"I've no more cider
; I served the last bottles to these gentlemen."
"If I could once ketch that consarned old thief," exclaimed Abner righteously, "I'd make him dance,--workin' off a stolen sleigh on me an' takin' away my good money an' cider
press, to say nothin' o' my character!"
"Loret drinks cider
at my house!" cried Fouquet, laughing.
This set me thinking of the various queer things we call "an honour" in this world, but which, after all, haven't a bit more honour in them than what Bruno enjoyed, when he took the King a glass of cider
She got up a lunch which comprised a leg of mutton, tripe, sausages, a chicken fricassee, sweet cider
, a fruit tart and some preserved prunes; then to all this the good woman added polite remarks about Madame, who appeared to be in better health, Mademoiselle, who had grown to be "superb," and Paul, who had become singularly sturdy; she spoke also of their deceased grandparents, whom the Liebards had known, for they had been in the service of the family for several generations.
"No, you'd hate it," she said, pushing her glass towards him for some more cider
. "It's all proteids and body-buildings, and people come up to you and beg your pardon, but you have such a beautiful aura."
Being a hardened reporter, and it being apparently a public inn, I did not need to summon much of my impudence to sit down at the long table and order some cider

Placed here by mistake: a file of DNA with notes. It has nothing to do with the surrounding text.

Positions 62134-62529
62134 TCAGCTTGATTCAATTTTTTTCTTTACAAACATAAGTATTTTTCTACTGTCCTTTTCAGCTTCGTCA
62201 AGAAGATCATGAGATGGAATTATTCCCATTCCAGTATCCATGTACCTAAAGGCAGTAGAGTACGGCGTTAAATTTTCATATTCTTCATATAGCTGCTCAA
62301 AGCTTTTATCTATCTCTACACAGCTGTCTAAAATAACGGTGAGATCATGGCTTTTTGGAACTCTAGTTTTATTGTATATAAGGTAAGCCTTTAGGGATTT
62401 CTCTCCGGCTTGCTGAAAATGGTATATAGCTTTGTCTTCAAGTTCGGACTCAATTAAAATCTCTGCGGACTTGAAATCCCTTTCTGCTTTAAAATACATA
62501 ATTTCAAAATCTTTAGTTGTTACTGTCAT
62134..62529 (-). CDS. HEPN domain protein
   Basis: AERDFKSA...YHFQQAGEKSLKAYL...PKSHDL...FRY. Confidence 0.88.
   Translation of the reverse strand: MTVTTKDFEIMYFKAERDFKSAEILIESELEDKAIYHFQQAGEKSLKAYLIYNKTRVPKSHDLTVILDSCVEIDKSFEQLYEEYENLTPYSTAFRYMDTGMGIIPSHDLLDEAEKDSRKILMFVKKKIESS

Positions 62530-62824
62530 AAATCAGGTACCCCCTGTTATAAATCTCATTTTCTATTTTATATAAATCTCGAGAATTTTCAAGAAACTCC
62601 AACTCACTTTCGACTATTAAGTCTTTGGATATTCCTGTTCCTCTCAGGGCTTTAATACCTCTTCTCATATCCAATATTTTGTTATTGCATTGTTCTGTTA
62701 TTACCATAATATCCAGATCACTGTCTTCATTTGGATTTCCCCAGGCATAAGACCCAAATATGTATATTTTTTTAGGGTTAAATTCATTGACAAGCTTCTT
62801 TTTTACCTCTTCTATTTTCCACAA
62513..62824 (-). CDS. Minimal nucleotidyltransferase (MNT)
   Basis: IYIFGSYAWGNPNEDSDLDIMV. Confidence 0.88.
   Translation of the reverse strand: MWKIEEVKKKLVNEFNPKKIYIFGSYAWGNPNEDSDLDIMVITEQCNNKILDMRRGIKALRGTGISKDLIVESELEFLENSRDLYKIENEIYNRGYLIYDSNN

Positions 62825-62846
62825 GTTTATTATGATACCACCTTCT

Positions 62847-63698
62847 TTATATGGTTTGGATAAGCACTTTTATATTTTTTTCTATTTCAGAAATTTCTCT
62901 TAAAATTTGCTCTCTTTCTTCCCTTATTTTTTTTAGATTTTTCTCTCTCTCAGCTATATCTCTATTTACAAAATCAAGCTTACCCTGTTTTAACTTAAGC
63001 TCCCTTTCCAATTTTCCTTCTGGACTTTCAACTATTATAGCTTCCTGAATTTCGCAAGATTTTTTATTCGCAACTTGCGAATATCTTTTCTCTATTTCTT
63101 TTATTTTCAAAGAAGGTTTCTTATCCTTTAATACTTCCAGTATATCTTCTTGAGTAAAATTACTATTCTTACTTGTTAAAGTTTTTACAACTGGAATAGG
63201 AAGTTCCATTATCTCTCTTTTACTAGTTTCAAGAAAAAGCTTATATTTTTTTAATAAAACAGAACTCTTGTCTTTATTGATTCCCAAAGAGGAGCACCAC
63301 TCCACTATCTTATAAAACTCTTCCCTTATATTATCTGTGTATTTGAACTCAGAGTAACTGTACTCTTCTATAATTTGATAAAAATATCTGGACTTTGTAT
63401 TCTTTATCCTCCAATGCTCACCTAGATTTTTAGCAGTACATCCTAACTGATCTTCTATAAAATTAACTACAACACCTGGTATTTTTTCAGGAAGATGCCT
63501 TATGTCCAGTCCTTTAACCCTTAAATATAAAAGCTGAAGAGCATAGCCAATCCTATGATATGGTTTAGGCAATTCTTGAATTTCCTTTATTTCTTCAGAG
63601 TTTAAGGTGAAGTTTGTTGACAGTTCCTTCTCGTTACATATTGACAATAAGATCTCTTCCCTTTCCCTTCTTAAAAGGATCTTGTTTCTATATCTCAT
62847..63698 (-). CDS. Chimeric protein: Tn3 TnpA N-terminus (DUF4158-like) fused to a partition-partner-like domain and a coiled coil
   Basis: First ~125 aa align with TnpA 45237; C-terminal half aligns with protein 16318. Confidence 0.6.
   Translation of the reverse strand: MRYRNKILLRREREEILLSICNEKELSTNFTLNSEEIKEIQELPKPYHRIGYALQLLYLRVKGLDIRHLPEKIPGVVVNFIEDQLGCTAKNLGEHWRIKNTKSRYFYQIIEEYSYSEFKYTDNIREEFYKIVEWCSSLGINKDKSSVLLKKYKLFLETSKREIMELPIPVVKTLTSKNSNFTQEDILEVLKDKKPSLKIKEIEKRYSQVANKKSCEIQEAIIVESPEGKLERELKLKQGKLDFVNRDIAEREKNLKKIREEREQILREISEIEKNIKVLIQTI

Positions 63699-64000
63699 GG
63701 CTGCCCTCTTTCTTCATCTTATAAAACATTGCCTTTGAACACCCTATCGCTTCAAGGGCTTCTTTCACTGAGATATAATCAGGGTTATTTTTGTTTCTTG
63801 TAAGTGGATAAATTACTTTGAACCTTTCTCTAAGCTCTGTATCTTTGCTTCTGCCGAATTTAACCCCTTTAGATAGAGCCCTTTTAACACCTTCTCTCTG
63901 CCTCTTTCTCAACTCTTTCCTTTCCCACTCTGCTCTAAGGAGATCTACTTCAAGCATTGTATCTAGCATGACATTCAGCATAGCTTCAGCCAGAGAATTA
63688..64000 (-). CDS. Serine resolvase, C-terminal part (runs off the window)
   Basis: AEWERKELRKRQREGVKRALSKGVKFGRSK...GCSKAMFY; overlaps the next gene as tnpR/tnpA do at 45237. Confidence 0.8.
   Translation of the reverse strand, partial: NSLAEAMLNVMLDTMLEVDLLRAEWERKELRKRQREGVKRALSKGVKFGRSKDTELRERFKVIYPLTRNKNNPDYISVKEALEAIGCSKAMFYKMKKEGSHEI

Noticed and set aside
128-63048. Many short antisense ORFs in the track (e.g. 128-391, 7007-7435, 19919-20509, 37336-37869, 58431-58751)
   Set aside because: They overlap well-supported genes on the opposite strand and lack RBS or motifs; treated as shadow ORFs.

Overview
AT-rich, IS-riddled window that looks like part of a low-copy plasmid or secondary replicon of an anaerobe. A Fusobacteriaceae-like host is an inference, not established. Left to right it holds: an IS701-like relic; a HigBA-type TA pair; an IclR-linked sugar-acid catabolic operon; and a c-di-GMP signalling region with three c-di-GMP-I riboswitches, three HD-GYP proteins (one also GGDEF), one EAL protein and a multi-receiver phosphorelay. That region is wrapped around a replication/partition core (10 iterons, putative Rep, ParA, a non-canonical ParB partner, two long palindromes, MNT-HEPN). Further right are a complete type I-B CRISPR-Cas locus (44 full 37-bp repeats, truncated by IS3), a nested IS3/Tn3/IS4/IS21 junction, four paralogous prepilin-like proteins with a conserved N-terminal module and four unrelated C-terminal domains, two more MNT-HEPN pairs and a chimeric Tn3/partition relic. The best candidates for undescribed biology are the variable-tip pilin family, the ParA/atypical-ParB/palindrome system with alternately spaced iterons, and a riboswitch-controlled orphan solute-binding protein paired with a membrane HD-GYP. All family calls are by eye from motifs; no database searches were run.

. The big man in black seemed very learned, especially about local antiquities; the small man in black, though he talked much less, surprised me with a yet wider culture.
After making cider
, and likewise wine, he extracted from the refuse a white and finely flavoured spirit; by another process he procured a sweet treacle, or, as he called it, honey.
But afterwards, when a black soutane darkened his doorway, he did not object; even offered some cider
himself to the priest.
They had come to Winesburg from some place in the South and ran a cider
mill on the Trunion Pike.
Oswald, broach the oldest wine-cask; place the best mead, the mightiest ale, the richest morat, the most sparkling cider
, the most odoriferous pigments, upon the board; fill the largest horns* Templars and Abbots
At each corner of the table stood saucers, filled with a thick fluid of some what equivocal color and consistence, variegated with small dark lumps of a substance that resembled nothing but itself, which Remarkable termed her “sweetmeats.” At the side of each plate, which was placed bottom upward, with its knife and fork most accurately crossed above it, stood another, of smaller size, containing a motley- looking pie, composed of triangular slices of apple, mince, pump kin, cranberry, and custard so arranged as to form an entire whole, Decanters of brandy, rum, gin, and wine, with sundry pitchers of cider
, beer, and one hissing vessel of “flip,” were put wherever an opening would admit of their introduction.